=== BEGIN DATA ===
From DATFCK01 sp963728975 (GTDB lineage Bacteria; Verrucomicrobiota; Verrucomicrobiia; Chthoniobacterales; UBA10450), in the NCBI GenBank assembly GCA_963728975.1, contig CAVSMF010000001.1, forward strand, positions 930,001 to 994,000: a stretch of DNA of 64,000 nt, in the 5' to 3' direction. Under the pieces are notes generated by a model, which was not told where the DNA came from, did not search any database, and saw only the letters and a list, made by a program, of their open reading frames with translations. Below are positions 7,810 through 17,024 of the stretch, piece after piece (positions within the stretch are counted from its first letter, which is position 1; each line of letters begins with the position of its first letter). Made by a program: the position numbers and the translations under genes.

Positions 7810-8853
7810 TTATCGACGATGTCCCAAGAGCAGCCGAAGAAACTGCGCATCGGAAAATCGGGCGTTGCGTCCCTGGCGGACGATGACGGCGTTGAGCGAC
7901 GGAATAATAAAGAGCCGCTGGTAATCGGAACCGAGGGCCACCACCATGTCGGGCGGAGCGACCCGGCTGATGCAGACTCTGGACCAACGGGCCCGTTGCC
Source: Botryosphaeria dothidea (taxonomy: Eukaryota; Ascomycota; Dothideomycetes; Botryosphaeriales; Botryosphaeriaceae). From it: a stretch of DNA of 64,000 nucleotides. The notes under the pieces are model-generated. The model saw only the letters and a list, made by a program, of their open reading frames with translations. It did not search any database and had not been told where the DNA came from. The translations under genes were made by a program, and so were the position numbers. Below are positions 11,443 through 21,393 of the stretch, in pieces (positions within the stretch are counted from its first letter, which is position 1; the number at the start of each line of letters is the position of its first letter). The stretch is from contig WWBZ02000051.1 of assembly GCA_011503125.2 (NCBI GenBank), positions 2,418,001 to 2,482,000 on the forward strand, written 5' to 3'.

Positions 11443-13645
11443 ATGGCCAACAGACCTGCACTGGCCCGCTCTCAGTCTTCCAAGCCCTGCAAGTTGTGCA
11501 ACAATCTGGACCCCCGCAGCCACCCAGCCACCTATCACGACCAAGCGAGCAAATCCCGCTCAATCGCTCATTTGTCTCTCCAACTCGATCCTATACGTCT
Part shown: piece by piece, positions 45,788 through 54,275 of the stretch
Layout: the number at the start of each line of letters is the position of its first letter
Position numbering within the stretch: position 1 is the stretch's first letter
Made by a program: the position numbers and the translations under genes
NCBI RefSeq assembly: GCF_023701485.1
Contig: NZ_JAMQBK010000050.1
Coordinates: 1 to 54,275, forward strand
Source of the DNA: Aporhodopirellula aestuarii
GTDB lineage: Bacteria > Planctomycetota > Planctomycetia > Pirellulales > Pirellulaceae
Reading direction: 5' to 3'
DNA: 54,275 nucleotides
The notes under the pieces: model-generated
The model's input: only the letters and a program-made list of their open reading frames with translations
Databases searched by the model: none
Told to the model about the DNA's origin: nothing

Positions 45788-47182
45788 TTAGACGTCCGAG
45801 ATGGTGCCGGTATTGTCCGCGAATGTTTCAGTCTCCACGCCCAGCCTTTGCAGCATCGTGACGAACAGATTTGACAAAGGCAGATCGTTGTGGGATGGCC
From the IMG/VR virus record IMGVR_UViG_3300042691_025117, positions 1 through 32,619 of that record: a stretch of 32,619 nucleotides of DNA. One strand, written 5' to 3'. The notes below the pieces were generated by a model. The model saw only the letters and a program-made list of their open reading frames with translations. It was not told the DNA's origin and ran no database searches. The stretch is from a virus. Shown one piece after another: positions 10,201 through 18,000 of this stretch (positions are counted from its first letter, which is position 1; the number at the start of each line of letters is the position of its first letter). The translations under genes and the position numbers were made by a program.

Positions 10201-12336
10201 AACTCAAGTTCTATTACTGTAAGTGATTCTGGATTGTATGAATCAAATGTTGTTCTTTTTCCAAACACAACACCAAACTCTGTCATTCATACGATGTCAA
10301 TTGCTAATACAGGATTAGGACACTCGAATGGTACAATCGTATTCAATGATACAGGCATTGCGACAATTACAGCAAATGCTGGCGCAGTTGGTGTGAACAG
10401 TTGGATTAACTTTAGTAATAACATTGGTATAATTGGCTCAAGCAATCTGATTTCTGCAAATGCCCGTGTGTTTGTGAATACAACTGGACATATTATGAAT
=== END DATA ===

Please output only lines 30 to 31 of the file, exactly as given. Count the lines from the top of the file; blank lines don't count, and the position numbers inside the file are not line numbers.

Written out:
10301 TTGCTAATACAGGATTAGGACACTCGAATGGTACAATCGTATTCAATGATACAGGCATTGCGACAATTACAGCAAATGCTGGCGCAGTTGGTGTGAACAG
10401 TTGGATTAACTTTAGTAATAACATTGGTATAATTGGCTCAAGCAATCTGATTTCTGCAAATGCCCGTGTGTTTGTGAATACAACTGGACATATTATGAAT